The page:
PARSOL Praises New Ruling that Housing Communities Cannot Ban PFRs

STROUDSBURG, Pa. – PARSOL is praising a ruling by the Pennsylvania Commonwealth Court that states that a private housing development or homeowners association cannot ban persons forced to register as a ‘sex offender’ under the state’s SORNA / Megan’s Law from living within their community.

Ruling in a Monroe County case, the state Commonwealth Court said a 2016 restrictive covenant in the Pocono Mountains housing community at Lake Naomi (Tobyhanna Township),  runs afoul of a state regulations that control where registered sex offenders can reside.

The case has statewide implications because it marks the first time a state appellate court has addressed whether private homeowner communities must abide by state regulations that govern municipalities relating to sex offender residency.

Following a nonjury trial, a Monroe County judge voided the association’s covenant based largely on the state Supreme Court’s ruling in the case of Charles Fross vs. Allegheny County.

The Commonwealth Court upheld the ruling of the Court of Common Pleas of Monroe County stating:

“While the residents of Lake Naomi want to preclude convicted sex offenders from living in their community, we cannot allow the Associations to enforce a residency restriction that, in practice, contravenes the goals and purposes of SORNA and the Sentencing and Parole Codes. As the Trial Court noted, the Supreme Court in Fross found that the best way to protect children and society was to allow the safeguards built into [SORNA] to be employed.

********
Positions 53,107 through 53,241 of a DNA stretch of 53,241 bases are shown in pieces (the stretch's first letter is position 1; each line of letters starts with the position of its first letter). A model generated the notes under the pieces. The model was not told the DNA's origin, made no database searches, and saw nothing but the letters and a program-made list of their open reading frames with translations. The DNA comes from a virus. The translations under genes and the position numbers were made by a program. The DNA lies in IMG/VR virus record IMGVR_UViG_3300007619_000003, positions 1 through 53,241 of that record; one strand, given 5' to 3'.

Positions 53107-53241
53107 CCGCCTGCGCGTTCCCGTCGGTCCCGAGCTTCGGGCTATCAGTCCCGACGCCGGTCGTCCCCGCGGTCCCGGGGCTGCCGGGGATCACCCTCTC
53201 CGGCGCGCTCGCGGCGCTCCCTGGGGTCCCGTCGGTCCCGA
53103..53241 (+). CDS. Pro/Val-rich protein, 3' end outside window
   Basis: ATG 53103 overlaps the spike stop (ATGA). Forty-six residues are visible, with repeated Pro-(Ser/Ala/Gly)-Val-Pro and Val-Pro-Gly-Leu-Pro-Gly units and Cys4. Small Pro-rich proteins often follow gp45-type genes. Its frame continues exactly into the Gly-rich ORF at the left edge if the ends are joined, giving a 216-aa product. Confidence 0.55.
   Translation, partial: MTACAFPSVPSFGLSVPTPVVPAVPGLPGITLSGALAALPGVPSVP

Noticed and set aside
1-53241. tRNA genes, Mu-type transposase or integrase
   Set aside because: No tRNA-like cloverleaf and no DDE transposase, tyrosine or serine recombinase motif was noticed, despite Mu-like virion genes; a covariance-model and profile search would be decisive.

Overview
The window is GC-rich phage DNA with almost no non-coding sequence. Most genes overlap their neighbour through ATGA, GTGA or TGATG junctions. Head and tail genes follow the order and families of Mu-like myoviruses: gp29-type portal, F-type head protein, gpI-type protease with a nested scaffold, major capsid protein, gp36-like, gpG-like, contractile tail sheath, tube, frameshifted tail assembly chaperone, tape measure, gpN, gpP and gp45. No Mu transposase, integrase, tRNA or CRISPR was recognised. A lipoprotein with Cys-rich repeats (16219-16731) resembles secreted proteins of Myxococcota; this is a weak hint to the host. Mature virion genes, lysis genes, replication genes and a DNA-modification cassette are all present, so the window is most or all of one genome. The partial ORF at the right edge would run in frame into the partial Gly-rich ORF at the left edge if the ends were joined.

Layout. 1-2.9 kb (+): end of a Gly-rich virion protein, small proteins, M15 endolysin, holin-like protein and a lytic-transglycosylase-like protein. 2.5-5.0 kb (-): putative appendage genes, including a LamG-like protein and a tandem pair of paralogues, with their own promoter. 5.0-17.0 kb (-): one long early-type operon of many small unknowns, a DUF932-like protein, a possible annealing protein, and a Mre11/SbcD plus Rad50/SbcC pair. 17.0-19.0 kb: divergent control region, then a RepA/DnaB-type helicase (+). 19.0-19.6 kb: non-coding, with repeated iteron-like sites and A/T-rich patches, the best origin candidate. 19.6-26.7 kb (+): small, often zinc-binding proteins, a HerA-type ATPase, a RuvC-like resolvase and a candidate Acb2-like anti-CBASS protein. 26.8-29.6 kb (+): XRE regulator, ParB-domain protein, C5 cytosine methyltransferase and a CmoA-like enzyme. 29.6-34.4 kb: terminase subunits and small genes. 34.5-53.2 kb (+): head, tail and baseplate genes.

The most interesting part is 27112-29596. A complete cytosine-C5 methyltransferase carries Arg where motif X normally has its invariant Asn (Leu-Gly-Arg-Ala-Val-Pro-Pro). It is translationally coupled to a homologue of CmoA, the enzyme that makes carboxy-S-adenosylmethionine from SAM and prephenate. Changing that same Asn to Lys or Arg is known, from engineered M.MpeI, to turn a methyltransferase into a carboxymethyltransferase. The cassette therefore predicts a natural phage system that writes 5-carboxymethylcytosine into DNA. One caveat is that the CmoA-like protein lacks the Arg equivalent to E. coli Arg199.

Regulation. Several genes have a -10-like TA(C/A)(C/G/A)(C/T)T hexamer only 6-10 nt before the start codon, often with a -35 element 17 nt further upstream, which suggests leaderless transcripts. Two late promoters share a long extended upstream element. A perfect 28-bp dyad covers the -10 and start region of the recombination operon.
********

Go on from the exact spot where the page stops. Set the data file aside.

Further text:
[The Commonwealth Court holds] that the Supreme Court’s ruling in Fross established a dominant public policy that local counties and municipalities cannot impose sex offender residency restrictions due to Pennsylvania’s statewide legislative scheme governing the release of convicted sex offenders. We further hold that this public policy necessarily extends to private residential communities such as Lake Naomi.”

It is unclear as of this post (11/1/2022 at 12:30 p.m.) if the Lake Naomi association plans to appeal the decision


Q: Does this apply to other communities with a HOA? What about trailer parks?

A: The Commonwealth Court upheld a county judge’s opinion that applied the Supreme Court of Pennsylvania (SCOPA) ruling in Charles Fross vs. Allegheny County in this individual case. If a trailer park falls under the legal definition of a “private community” then the Lake Naomi case states that the Fross rules apply.

However, it would be unwise to make assumptions in situations with other variables apply, such as how communities are defined as “private.” PARSOL provides no legal counsel and recommends checking with an attorney.

Q: Has this decision been appealed? Will it be?

A: Because the Commonwealth Court which ruled in this case is not the highest appellate court in Pennsylvania, it is possible it may be appealed to SCOPA.

Learn about PA’s Appellate Court System:

Q: Is this a statewide ruling?

A: Yes. The Commonwealth Court is a statewide appellate court and ruled that “We further hold that this public policy necessarily extends to private residential communities such as Lake Naomi.”

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